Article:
Hope for justice in a landscape of dying | Earthbeat

I lately frequented my alma mater, Loyola University in New Orleans, to mentor a team of pupils who are carrying out their aspect to increase recognition about environmental racism and degradation.

I decided to push what quite a few would phrase as the “scenic route” by Louisiana. The landscapes were gorgeous right until I turned on to River Road, just south of Baton Rouge, in which I discovered myself in an spot identified as “Cancer Alley.”

To my proper, the majestic Mississippi River flowed to my still left, billowing smokestacks authorized loss of life to loom down River Highway. Louisiana’s welcome indications go through “Bienvenue en Louisiane — Maintain Louisiana Wonderful,” but the landscapes of River Road are neither welcoming nor beautiful.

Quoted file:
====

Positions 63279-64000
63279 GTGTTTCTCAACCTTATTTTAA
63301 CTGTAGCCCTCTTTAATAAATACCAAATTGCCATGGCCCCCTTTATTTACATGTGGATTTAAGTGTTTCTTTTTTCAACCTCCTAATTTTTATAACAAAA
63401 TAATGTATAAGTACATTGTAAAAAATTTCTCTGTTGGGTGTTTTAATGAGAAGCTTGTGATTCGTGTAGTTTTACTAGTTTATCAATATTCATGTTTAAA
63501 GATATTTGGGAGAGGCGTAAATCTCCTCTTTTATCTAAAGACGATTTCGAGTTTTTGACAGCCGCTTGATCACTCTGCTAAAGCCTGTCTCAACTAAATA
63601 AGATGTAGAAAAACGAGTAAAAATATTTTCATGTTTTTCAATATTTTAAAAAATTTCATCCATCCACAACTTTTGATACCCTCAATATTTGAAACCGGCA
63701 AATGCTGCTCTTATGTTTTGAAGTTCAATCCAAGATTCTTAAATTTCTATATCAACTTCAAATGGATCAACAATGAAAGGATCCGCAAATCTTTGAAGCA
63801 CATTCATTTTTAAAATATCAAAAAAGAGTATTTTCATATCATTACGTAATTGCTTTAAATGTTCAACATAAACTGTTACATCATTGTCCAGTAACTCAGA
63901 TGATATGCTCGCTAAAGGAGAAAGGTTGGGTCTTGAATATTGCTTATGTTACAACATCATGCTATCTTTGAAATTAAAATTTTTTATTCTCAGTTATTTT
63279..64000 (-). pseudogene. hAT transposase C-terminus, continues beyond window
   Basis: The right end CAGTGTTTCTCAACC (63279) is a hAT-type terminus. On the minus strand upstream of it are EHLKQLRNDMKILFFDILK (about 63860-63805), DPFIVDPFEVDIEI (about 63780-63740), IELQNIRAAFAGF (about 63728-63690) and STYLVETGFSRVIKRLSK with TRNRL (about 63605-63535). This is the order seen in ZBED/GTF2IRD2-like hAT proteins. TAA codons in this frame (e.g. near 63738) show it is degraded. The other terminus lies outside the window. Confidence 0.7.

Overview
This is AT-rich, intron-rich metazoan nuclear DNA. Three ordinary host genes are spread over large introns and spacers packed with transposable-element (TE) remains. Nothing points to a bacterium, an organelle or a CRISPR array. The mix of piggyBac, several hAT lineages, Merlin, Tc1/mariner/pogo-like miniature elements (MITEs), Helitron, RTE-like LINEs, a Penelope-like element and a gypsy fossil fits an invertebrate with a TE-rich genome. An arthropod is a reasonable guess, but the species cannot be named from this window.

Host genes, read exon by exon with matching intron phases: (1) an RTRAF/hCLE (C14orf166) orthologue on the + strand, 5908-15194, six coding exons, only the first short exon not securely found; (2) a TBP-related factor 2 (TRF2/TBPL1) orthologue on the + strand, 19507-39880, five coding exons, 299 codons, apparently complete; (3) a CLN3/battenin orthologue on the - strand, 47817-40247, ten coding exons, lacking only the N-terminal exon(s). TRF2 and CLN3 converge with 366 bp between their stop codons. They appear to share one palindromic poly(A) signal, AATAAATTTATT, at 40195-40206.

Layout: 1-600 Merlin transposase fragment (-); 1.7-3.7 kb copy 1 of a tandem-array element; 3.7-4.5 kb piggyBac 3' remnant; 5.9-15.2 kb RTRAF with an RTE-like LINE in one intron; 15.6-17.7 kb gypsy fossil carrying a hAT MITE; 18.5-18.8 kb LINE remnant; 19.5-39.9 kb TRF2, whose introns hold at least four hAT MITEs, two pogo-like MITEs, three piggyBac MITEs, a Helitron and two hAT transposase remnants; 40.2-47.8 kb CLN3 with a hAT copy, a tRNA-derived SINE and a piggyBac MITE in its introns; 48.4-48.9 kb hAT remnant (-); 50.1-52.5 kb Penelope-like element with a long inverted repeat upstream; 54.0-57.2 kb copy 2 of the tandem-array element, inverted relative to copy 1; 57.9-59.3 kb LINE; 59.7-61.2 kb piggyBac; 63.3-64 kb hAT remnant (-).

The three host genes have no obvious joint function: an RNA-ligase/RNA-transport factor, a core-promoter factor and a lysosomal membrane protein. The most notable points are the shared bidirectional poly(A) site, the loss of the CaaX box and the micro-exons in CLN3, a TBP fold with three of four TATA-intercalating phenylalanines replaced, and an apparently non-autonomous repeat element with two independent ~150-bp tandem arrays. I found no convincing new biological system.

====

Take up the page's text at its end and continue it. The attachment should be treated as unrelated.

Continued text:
But there is a scenic route in Louisiana stuffed with elegance, hospitality, and even hope. This route is only seasoned by on the lookout as a result of the Loyola students’ eyes as they get the job done collectively to request justice for all.

Lindy Brasher, of Monroe, Louisiana, attained her master’s degree in spiritual education at Loyola University in New Orleans and is now pursuing a health care provider of ministry degree in Christian spirituality at Fordham College. She enjoys serving to some others care for the inadequate and susceptible associates of development as she teaches them the great importance of caring for our common house.